29 And he answered, ‘I will not,’ but afterward he changed his mind and went.
30 And he went to the other son and said the same. And he answered, ‘I go, sir,’ but did not go.
31 Which of the two did the will of his father?” They said, “The first.” Jesus said to them, “Truly, I say to you, the tax collectors and the prostitutes go into the kingdom of God before you.
32 For John came to you in the way of righteousness, and you did not believe him, but the tax collectors and the prostitutes believed him. And even when you saw it, you did not afterward change your minds and believe him.

Jesus had asked the elders of Israel whether John’s ministry was from heaven or from man. They were hesitant to say from man in fear of the people because they thought of him as a prophet and they were hesitant to say from heaven because they didn’t receive John’s message.

For John came to you in the way of righteousness – This is Jesus affirming John’s ministry as being heavenly. It is the way of the temple – the way of righteousness. Righteousness is the heart of Jewish worship and John was the ambassador of that worship.

The prostitutes and tax collectors were those who rejected righteousness, like the son in the parable that rejected his Father’s command but later changed his mind. These changed their minds when they heard the preaching of John the Baptist, and as stained by evil as they were, as scarred and marred by sin as they were, they turned and were baptised.

But the pharisees, the chief priests, the scribe – the eldership of Israel who always claimed to walk in the way of righteousness, who confessed faith with their lips, never responded to do what the Father called them to do.

Therefore, the downcast, the destitute, the depraved and the deranged will go to heaven before the self-righteous, the proudly pious and the wealthy, because what marks a true worshipper of God is their commitment to his will!

The second parable, Matthew 21:33-41

Matthew 21:33–41 ESV

33 “Hear another parable. There was a master of a house who planted a vineyard and put a fence around it and dug a winepress in it and built a tower and leased it to tenants, and went into another country.
34 When the season for fruit drew near, he sent his servants to the tenants to get his fruit.
35 And the tenants took his servants and beat one, killed another, and stoned another.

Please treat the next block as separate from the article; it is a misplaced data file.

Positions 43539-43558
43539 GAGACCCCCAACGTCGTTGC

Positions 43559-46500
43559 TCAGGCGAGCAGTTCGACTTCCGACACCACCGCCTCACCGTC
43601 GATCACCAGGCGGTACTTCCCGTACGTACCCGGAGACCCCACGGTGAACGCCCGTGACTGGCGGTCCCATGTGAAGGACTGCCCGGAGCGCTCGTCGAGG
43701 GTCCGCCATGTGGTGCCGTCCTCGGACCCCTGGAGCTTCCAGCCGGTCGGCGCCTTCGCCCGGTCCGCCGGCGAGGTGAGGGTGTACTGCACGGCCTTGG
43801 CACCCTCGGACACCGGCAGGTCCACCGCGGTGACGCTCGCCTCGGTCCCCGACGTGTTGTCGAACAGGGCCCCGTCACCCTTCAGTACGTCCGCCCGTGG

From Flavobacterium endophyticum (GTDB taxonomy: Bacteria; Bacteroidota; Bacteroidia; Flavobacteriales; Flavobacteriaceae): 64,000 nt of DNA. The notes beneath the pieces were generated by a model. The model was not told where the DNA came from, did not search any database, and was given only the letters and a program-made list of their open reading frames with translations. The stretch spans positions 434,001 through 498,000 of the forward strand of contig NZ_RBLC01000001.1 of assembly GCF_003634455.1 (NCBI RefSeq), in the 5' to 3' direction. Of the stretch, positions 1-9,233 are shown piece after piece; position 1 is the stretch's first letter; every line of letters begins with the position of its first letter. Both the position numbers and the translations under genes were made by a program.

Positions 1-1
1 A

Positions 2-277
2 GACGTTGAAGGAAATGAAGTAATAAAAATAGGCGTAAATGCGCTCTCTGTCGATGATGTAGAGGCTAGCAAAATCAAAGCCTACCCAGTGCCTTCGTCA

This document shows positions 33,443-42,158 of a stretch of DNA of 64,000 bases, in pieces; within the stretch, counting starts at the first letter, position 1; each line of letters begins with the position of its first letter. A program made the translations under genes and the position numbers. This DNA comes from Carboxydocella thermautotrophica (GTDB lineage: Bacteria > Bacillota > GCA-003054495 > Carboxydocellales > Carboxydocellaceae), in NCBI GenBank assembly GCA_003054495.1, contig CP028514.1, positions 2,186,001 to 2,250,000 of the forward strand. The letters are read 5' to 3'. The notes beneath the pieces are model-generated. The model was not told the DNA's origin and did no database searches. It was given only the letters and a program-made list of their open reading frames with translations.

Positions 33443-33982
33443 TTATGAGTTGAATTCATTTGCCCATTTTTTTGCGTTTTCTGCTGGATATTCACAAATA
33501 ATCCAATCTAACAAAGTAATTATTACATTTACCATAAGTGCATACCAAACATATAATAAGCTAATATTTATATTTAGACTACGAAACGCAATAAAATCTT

36 Again he sent other servants, more than the first. And they did the same to them.
37 Finally he sent his son to them, saying, ‘They will respect my son.’
38 But when the tenants saw the son, they said to themselves, ‘This is the heir. Come, let us kill him and have his inheritance.’
39 And they took him and threw him out of the vineyard and killed him.
40 When therefore the owner of the vineyard comes, what will he do to those tenants?”
41 They said to him, “He will put those wretches to a miserable death and let out the vineyard to other tenants who will give him the fruits in their seasons.”

On hearing this story, it is the people themselves that calls such a people miserable wretches. They call for judgment on themselves without recognising that Jesus is talking precisely about them.

In these two parables, Jesus establishes his authority as being God given. If John came in the way of righteousness, he was only the forerunner of that righteousness, the voice in the dessert crying, “Make way for the King”.

Jesus is the King!

In the second parable, Jesus is the Son sent by the King himself that these who were rejecting him were rejecting the authority of the King.

A New Nation

Matthew 21:42–44 ESV

42 Jesus said to them, “Have you never read in the Scriptures: “ ‘The stone that the builders rejected has become the cornerstone; this was the Lord’s doing, and it is marvelous in our eyes’?
43 Therefore I tell you, the kingdom of God will be taken away from you and given to a people producing its fruits.
44 And the one who falls on this stone will be broken to pieces; and when it falls on anyone, it will crush him.”

• Christ the stumbling block

• Christ the stone of judgment

Matthew 21:45–46 ESV

45 When the chief priests and the Pharisees heard his parables, they perceived that he was speaking about them.
46 And although they were seeking to arrest him, they feared the crowds, because they held him to be a prophet.


  • Charge to Men
  • Charge to Women
  • Charge to Children